Though I knew about the “achievement gap” and the statistics illustrating that Black and Brown people in our country were more likely to live in poverty, to be unemployed and uninsured, and to be the victims of community violence, I didn’t learn about whiteness until my sixth year as a White educator. Until then, it had remained invisible to me. Whiteness was synonymous with “how it is,” or how it should be. In discussions about how to improve teaching and learning, we discussed ways of ensuring that our students — almost entirely Latinx and African American young people living in East Oakland — were proficient in the knowledge, skills, and habits of whiteness. Our goal was an assimiliationist’s goal, relying upon the assimiliationist’s conception of integration and success, which seeks to erase POC and bring them un-threateningly into the world of whiteness.

I perpetuated this in many ways, from the texts I choose to teach in my class to the ways I set and reinforced behavioral expectations for my classes to the ways I paternalized my encouragement of my students based on some deep, underlying belief that I had something to offer that they could not generate on their own. When I began working more closely with Black and Brown educators, I frequently assumed that my ideas or ways of doing things were superior. I often incorporated feedback from students, families, and educators of color only superficially. I felt confident in my stance because it reflected what was dominant and widely accepted. White supremacy made it easy for me to continue to believe that the perspectives of POC could be dismissed or somehow improved by my intervention.

All of this was happening beneath the surface. I don’t remember thinking any of it consciously and I certainly never consciously thought about my students as being in any way inferior. The language in my psyche was coded to protect my sense of myself as a good, non-racist person. I spoke of skill gaps and mitigating factors and patterns outside my control. I appeased people when I could. I sought a peace that eased immediate tensions but did not solve problems. My intentions were good. It’s only now that, looking back on my early years as an educator, I am able to see the ways I was a well-intentioned, unwitting enforcer of white supremacy and that, furthermore, my “good intentions” protected me from my negative impact while protecting no one from me.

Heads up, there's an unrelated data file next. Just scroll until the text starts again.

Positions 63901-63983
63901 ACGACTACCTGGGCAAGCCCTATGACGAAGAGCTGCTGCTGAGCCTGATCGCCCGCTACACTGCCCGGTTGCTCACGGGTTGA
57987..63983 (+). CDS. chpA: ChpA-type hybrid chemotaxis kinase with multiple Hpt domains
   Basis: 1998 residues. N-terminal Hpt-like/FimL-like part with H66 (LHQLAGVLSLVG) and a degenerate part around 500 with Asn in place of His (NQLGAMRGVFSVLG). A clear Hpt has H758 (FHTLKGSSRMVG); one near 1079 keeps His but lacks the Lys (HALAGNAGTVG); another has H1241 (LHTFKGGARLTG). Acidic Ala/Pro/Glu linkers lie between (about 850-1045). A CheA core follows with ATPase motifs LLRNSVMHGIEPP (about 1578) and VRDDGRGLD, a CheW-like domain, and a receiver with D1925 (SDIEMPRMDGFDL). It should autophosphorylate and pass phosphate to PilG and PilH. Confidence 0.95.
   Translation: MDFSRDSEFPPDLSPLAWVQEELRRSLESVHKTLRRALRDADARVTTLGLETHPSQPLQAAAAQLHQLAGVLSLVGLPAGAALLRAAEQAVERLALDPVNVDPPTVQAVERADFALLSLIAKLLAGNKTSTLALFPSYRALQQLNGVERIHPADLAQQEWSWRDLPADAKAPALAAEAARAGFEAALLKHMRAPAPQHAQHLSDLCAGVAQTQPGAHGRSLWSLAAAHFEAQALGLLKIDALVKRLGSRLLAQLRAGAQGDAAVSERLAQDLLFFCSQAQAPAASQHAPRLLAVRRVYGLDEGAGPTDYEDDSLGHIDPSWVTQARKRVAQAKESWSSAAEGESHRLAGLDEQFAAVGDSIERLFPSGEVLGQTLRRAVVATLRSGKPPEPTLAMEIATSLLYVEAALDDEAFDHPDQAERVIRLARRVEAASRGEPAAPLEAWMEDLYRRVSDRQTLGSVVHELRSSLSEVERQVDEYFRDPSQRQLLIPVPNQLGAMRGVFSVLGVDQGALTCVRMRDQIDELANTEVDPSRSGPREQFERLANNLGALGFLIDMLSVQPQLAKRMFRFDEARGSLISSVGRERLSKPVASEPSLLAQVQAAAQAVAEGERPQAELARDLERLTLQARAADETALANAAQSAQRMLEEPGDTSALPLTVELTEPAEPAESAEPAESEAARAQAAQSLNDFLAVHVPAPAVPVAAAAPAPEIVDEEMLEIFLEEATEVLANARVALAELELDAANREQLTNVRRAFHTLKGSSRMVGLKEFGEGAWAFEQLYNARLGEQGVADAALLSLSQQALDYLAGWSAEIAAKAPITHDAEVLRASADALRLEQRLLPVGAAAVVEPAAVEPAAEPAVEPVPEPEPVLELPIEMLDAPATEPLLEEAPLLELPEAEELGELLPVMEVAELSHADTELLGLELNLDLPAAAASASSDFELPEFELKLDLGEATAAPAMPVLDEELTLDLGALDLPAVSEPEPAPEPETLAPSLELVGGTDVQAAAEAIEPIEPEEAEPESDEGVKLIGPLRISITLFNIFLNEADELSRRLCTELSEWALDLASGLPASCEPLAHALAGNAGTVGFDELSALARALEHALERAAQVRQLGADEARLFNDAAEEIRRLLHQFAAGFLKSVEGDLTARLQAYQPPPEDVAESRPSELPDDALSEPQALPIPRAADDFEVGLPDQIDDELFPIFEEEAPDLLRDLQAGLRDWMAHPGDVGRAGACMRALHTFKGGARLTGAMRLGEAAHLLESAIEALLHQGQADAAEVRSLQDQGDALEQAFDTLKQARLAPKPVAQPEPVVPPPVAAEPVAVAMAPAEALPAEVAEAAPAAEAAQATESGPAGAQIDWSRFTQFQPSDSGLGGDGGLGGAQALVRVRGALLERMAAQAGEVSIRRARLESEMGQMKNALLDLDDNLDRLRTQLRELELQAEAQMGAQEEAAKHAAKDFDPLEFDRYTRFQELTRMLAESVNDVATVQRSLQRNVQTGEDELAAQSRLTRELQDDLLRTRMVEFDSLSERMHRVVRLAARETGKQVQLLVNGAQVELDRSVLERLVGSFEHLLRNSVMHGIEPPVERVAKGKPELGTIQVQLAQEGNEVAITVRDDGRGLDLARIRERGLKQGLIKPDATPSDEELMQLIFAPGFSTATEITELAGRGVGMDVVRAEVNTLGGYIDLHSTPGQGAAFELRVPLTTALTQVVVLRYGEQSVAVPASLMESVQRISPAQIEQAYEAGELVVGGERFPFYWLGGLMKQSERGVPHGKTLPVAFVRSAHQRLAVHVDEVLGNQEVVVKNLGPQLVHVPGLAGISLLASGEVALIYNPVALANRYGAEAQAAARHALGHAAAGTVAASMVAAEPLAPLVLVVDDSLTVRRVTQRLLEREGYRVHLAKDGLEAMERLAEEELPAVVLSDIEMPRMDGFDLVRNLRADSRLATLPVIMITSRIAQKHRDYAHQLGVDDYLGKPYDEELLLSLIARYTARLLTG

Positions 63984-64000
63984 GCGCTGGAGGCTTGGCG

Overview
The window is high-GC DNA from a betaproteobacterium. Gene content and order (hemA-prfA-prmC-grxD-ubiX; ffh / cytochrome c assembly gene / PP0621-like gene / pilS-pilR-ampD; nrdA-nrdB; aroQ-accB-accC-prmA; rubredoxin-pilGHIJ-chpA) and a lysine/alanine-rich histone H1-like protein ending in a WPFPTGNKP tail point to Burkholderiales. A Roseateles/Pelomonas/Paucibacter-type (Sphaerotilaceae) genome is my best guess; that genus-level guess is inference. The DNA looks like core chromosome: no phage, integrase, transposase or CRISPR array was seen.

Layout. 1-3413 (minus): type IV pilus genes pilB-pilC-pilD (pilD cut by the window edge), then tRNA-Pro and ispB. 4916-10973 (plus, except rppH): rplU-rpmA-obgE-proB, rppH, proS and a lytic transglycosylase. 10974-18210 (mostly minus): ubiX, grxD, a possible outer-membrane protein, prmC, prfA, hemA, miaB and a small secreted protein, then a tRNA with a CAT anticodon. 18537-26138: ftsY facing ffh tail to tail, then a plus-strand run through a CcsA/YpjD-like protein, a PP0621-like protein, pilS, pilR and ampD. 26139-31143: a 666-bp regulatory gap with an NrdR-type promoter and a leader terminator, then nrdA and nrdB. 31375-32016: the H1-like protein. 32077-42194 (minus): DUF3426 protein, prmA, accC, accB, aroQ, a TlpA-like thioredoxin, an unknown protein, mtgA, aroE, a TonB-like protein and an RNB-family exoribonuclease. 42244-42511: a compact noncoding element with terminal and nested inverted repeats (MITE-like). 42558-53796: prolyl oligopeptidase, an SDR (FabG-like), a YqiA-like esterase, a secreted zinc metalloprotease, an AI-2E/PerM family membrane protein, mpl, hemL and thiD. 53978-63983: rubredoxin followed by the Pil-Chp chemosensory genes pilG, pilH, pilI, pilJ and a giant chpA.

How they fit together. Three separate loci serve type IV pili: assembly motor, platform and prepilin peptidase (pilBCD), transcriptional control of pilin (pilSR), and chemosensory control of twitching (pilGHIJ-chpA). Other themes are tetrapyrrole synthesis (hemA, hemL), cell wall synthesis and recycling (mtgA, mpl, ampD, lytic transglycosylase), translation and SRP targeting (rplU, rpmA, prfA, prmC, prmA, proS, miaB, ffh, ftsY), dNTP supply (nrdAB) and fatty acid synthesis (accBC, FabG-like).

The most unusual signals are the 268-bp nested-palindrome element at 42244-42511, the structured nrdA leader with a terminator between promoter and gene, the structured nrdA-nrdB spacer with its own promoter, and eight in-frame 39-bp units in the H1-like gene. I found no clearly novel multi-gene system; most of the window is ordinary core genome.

When we hear the words “white supremacy” our minds bring to image pictures of confederate flags and burning crosses and people we would never want to be or associate with. We think that distancing ourselves from these words distances us from their impact, while in fact they bring us further away from the work of dismantling the white supremacist forces that dictate all our lives.

As Layla F. Saad writes in her book, Me and White Supremacy:

White supremacy is a racist ideology that is based on upon a belief that white people are superior in many ways to people of other races and that therefore, white people should be dominant over other races. White supremacy is not just an attitude or way of thinking. It also extends to how systems and institutions are structures to uphold this white dominance. (12)

She goes on to say:

People often think that white supremacy is a term that is only used to describe far-right extremists and neo-Nazis. However, this idea that white supremacy only applies to the so-called “bad ones” is both incorrect and dangerous, because it reinforces the idea that white supremacy is an ideology that is only upheld by a fringe group of white people. White supremacy is far from fringe. In white-centered societies and communities, it is the dominant paradigm that forms the foundation from which norms, rules, and laws are created. (13)